Congratulations to the NY Giants for their big superbowl win this past Sunday! I'm not a huge sports fan, but you gotta love it when your hometown team wins the championship. One thing that intrigued me was the family aspect of the Giants team. I found this famliy tree from the NY Daily News and it breaks down how the team has been passed down the Mara family tree from the original owner, Tim Mara. So interesting that the original owner's grandson, Chris Mara, and Art Rooney's granddaughter, Kathleen Rooney, married! Art Rooney had great respect for Tim Mara, even naming his son Tim after him. Take a peek at their tree to see the connections.
"The ancestor of every action is a thought." Ralph Waldo Emerson
Entries in infographics (3)
I just love this video! I find it so inspiring and creative. I'm always looking for ways to simplify and share genealogical and historic information. A Family Tree is a great example of an infographic. You are taking a information that is hard to conceptualize and "drawing" it out in a way to identify the different components. Men from women, generations from older generations, places of birth/death...and so on. When you visualize your family tree, you might be surprised to see connections or patterns you might not have realized without displaying information in a visual way. Another avenue of data visualization I find incredibly relevant to genealogy are maps!
See how I've visualized genealogical and family history data.
As I went through a large stack of what seemed to be junk mail, I opened a large envelope from the Census Bureau. Turns out my household was randomly selected to respond (BY LAW) to their American Community Survey. For many people this might seem like a pain- but I'm thrilled! I don't see census surveys to be a burden or an invasion of privacy, the information is valuable for our decision makers to understand the makeup of the areas they represent. From a family history perspective, it helps us have a greater understanding of our community and track social change . I feel honored to be able to leave my mark in society! This survey is particularly important because it helps fill in the long 10 year gap between the US Censuses, which is not frequent enough for our rapidly changing country.
What is the American Community Survey?
The American Community Survey (ACS) is an ongoing survey that provides data every year -- giving communities the current information they need to plan investments and services. Information from the survey generates data that help determine how more than $400 billion in federal and state funds are distributed each year. (US Census Bureau Website)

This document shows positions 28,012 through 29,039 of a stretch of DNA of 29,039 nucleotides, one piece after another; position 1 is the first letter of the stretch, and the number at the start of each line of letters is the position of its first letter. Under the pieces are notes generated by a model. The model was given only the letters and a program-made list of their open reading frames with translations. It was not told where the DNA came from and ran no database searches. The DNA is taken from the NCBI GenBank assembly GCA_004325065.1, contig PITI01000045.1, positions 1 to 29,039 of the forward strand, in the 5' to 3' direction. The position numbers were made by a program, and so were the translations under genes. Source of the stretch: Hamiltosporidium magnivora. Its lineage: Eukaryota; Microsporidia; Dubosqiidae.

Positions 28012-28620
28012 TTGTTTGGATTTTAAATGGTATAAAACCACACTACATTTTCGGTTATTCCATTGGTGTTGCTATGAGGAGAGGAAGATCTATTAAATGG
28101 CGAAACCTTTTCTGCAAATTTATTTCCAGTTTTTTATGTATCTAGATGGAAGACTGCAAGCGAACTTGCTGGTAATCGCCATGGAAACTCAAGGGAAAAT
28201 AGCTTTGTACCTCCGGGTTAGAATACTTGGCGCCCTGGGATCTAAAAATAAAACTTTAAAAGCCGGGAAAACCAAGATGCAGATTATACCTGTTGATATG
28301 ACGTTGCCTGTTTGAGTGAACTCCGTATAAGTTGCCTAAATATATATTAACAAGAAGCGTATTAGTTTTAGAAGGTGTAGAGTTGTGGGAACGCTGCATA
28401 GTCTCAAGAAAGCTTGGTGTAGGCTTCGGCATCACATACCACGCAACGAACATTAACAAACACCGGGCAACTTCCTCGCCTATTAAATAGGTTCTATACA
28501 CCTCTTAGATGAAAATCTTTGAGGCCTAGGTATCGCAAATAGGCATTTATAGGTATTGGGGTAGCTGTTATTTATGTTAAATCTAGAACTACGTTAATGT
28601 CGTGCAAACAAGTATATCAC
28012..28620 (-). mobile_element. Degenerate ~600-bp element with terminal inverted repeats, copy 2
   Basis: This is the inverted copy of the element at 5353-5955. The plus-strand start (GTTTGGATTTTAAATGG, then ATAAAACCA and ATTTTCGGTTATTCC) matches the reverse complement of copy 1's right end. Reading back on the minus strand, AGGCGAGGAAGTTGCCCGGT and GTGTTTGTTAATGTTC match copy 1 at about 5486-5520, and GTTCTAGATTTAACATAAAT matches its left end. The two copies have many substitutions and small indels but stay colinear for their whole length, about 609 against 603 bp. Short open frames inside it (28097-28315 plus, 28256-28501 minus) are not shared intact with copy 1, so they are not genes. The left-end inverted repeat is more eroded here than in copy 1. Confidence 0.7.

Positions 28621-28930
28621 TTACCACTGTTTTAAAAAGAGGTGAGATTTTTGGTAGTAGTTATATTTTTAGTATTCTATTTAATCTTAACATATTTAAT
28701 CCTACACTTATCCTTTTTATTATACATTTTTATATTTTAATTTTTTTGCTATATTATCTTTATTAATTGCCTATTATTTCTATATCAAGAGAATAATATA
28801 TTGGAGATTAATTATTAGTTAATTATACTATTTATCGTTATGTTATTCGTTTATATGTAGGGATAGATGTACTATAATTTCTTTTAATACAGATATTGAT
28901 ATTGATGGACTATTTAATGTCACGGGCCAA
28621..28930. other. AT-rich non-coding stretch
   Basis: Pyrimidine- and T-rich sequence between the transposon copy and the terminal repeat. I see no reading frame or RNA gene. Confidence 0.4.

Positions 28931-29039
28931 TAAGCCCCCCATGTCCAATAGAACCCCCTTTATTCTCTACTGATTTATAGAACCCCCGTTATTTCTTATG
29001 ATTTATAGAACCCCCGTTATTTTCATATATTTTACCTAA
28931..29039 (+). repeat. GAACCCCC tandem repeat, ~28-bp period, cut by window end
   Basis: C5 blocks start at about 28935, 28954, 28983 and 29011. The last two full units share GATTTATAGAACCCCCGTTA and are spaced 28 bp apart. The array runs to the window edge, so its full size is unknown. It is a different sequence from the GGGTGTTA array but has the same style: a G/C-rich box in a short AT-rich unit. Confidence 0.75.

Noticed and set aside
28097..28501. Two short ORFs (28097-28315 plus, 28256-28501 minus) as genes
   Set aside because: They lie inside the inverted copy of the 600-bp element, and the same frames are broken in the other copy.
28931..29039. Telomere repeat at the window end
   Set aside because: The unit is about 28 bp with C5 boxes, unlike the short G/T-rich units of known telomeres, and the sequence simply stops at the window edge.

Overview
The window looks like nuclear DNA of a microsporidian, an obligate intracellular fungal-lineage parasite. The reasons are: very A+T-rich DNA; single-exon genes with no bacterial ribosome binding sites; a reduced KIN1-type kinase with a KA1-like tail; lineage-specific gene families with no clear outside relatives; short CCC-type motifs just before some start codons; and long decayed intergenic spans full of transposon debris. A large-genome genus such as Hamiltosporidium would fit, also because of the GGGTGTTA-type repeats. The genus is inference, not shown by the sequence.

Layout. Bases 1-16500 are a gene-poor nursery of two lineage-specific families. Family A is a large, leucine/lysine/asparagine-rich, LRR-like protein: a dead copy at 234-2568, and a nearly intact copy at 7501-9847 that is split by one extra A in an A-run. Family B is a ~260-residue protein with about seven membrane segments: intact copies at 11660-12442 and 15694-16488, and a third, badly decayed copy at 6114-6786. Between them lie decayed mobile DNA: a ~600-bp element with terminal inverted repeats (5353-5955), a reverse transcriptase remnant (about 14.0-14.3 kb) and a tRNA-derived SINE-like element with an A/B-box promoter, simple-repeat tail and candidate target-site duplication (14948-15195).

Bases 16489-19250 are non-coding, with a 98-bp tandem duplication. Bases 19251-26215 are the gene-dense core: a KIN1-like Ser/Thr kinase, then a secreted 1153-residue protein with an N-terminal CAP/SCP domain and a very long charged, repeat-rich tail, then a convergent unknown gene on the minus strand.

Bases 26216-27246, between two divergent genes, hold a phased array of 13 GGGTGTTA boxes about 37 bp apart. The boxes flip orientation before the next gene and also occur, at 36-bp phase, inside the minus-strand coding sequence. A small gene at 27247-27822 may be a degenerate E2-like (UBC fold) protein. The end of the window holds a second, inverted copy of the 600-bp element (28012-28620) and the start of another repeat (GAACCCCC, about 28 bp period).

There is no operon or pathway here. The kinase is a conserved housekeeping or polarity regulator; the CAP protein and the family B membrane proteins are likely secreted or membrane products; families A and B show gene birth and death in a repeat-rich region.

This annual survey is sent to a random sample of about 3 million households.
Visualize Survey Results
I've shared my love for mapping genealogy and infographics, so you can imagine how excited I was to find this awesome interactive map from the NYT "Mapping America: Every City, Every Block". You can search any city, zoom in/out, and view different types of maps. The 4 different map categories are: Race and Ethnicity, Income, Housing and Families, and Education. The data is from the 2005-2009 American Community Survey results. Remember! The data represented is from a sample of the population, providing estimates for the whole. I encourage you to see what the survey results say about your community! You can also view thematic maps created by the Census Bureau from survey results.
What does the survey ask?
The beginning of the survey reminded me of the 2010 Census, covering basic personal questions about age and race. The second part was about housing, I had to include my monthly rent, how many rooms (excluding bathrooms) my apartment has, and last month's electricity and gas bills. Wouldn't it be nice if they let me know if I'm overpaying in my community?! The final section asked detailed questions for each person living in the household, education, employment, disabilities, income...view the 2011 survey.
One question I found interesting: Personal Question #13- What is your Ancestry? There is a box for you to write in your answer, with a few examples to give you an idea of what they are looking for. A guide came with the survey and for this question it gives the following definition of Ancestry:
"Ancestry refers to the person's ethnic origin or descent, "roots", or heritage. Ancestry may also refer to the country of birth of the person of the person's parents or ancestors before their arrival in the United States. Do not report a religious group as one's ancestry. Persons who have more than one origin and cannot identify with a single ancestry group may report two ancestry groups (for example: German, Irish)."
I'd love to see results from this question, I couldn't find a simple breakdown of ancestry results. I remember reading somewhere that many people describe their ancestry as "American". It was hard for me to narrow it down to 2, my ancestry has quite a mix! Might be helpful if there was a box for paternal ancestry and maternal ancestry.
Worried about the confidentiality of your information? According to the Census Bureau, all of their employees take an oath of nondisclosure. If broken, the individual would be subject to a fine of up to $250,000, imprisonment of up to 5 years, or both. I just hope it doesn't get lost in the mail!
What are you feelings about census surveys? Do you fill them out?